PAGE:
ANXIETY AND FEAR IN RELATION TO SLEEP AND NEUROPHYSIOLOGY IN A SAMPLE OF COLLEGE STUDENTS
Winters, Andrea R
Long-term poor sleep contributes to the development and maintenance of chronic disease and physical and mental health challenges. Researchers have sought to understand the myriad of factors that influence sleep behavior, given that sleep difficulties are both a risk factor for, and a consequence of, an array of challenges. Neurobiological research with animal behavior has aided our understanding of the development and maintenance of sleep problems in humans. Reinforcement Sensitivity Theory (RST) has been utilized to examine differences in sleep-related disorders in both animal and human models. RST consists of distinct neurophysiological systems that relate to approach and withdrawal behaviors, including the Behavioral Activation (BAS) and Behavioral Inhibition (BIS) Systems. As measured by EEG, previous research has demonstrated that BAS is associated with left frontal alpha activity and approach behavior, while BIS is associated with right frontal activity and withdrawal behavior. Further, previous research has linked elevated BIS with emotional dysregulation and poor sleep. Recent data highlighted the need to bifurcate the BIS scale to accurately represent the neurophysiological and behavioral differences in anxiety and fear. Exploring this further, the purpose of this study was to examine the relationships among the BIS subscales, frontal baseline EEG asymmetry, sleep, and personality in a population of 75 university students. BIS-Anxiety and BIS-Fear were hypothesized to be positively correlated with greater right-than-left anterior EEG activation at baseline. Also, it was hypothesized that the BIS subscales would be positively correlated with insomnia. Lastly, it was hypothesized that the BIS subscales would be positively correlated with dysfunctional beliefs and attitudes about sleep. These hypotheses were partially supported. The results suggest that BIS subscales relate to insomnia, personality characteristics, dysfunctional beliefs and attitudes about sleep, and gender, but not to baseline frontal asymmetry. The results may be of assistance in the identification, diagnosis, and psychosocial treatment of individuals whose sleep may be affected by anxiety or fear.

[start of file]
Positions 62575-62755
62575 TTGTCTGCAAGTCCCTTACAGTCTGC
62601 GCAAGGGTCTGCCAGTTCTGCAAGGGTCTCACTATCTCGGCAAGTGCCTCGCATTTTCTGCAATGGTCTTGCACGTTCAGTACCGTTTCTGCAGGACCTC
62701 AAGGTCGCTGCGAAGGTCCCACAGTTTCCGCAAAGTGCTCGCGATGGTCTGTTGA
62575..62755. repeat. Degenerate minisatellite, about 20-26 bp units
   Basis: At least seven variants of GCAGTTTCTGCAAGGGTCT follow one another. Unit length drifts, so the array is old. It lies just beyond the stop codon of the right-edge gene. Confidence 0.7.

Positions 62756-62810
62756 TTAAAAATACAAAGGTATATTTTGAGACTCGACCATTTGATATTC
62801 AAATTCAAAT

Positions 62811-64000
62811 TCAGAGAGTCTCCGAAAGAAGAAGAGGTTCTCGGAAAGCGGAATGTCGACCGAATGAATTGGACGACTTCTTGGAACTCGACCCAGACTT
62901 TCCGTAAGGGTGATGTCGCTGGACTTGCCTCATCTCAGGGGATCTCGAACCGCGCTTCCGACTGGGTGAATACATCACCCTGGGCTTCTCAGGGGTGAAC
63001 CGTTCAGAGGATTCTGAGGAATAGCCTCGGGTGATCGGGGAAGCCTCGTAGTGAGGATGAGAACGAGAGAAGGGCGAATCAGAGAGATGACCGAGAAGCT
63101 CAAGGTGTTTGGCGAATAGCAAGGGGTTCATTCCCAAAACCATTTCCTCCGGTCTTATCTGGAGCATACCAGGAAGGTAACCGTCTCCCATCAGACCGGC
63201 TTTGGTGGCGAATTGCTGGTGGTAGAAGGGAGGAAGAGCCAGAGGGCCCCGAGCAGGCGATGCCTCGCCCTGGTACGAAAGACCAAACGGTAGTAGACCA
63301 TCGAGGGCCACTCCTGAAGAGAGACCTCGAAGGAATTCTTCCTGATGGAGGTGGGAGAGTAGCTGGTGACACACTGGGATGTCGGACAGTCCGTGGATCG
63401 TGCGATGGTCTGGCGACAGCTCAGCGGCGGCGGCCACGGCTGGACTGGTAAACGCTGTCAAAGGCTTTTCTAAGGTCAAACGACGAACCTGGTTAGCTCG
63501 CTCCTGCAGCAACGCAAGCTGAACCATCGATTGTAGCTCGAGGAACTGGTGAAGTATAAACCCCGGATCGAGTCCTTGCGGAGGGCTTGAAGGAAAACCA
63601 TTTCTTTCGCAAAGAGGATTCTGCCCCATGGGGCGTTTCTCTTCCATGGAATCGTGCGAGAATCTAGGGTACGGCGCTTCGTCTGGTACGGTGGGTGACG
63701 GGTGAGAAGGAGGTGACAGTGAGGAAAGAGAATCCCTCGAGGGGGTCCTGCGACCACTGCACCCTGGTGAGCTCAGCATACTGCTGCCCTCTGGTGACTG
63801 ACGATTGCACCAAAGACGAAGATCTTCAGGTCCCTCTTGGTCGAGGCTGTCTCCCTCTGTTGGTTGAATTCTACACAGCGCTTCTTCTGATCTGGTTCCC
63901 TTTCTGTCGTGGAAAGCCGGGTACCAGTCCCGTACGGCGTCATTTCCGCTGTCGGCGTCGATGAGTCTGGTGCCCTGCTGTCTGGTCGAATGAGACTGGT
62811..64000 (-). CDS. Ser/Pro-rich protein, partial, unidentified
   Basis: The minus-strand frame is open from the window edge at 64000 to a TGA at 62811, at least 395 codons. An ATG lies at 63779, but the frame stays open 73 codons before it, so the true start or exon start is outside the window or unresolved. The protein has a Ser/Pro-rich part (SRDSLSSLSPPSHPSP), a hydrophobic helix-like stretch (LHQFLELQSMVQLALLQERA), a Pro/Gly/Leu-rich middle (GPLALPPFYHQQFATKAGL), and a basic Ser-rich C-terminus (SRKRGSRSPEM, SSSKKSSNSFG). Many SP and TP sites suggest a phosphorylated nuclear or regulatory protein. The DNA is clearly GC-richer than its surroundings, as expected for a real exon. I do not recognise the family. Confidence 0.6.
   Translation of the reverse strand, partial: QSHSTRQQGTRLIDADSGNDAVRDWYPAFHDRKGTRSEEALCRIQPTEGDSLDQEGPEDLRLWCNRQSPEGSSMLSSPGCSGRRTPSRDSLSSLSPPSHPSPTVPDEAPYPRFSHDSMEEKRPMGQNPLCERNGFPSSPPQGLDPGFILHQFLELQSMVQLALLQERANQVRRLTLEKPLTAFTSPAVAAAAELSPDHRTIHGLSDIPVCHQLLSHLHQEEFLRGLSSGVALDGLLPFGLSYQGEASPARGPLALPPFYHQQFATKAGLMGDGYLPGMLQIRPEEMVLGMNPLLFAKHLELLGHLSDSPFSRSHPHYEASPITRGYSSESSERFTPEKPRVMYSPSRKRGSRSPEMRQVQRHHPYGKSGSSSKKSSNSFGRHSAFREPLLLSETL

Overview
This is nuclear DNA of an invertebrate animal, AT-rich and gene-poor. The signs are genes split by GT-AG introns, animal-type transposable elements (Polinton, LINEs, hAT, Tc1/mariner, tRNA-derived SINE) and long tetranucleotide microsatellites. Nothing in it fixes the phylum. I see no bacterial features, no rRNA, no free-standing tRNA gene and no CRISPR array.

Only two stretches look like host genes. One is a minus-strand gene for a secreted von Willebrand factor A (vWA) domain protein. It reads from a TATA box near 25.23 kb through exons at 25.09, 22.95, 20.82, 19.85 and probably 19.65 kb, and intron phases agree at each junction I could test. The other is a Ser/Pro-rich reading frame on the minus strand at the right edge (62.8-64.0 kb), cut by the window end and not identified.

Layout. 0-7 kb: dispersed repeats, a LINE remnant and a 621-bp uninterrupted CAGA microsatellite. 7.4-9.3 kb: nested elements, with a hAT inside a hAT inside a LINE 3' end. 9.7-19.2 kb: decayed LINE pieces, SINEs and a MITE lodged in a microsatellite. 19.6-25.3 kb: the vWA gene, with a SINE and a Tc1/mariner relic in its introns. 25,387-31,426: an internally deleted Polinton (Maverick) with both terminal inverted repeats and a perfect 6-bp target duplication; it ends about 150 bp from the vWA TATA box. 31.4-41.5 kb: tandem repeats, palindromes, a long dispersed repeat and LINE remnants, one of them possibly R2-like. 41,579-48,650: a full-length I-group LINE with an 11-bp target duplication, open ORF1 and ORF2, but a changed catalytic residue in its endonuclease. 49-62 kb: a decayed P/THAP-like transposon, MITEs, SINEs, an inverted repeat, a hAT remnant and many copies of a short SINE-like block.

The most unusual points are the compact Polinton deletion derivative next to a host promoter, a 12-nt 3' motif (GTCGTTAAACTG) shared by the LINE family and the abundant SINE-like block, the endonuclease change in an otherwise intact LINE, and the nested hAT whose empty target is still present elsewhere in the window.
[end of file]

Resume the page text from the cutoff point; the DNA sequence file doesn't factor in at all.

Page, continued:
Winters, Andrea R. (December 2019). ANXIETY AND FEAR IN RELATION TO SLEEP AND NEUROPHYSIOLOGY IN A SAMPLE OF COLLEGE STUDENTS (Master's Thesis, East Carolina University). Retrieved from the Scholarship. (http://hdl.handle.net/10342/7655.)
Winters, Andrea R. ANXIETY AND FEAR IN RELATION TO SLEEP AND NEUROPHYSIOLOGY IN A SAMPLE OF COLLEGE STUDENTS. Master's Thesis. East Carolina University, December 2019. The Scholarship. http://hdl.handle.net/10342/7655. April 18, 2021.
Winters, Andrea R, “ANXIETY AND FEAR IN RELATION TO SLEEP AND NEUROPHYSIOLOGY IN A SAMPLE OF COLLEGE STUDENTS” (Master's Thesis., East Carolina University, December 2019).
Winters, Andrea R. ANXIETY AND FEAR IN RELATION TO SLEEP AND NEUROPHYSIOLOGY IN A SAMPLE OF COLLEGE STUDENTS [Master's Thesis]. Greenville, NC: East Carolina University; December 2019.
East Carolina University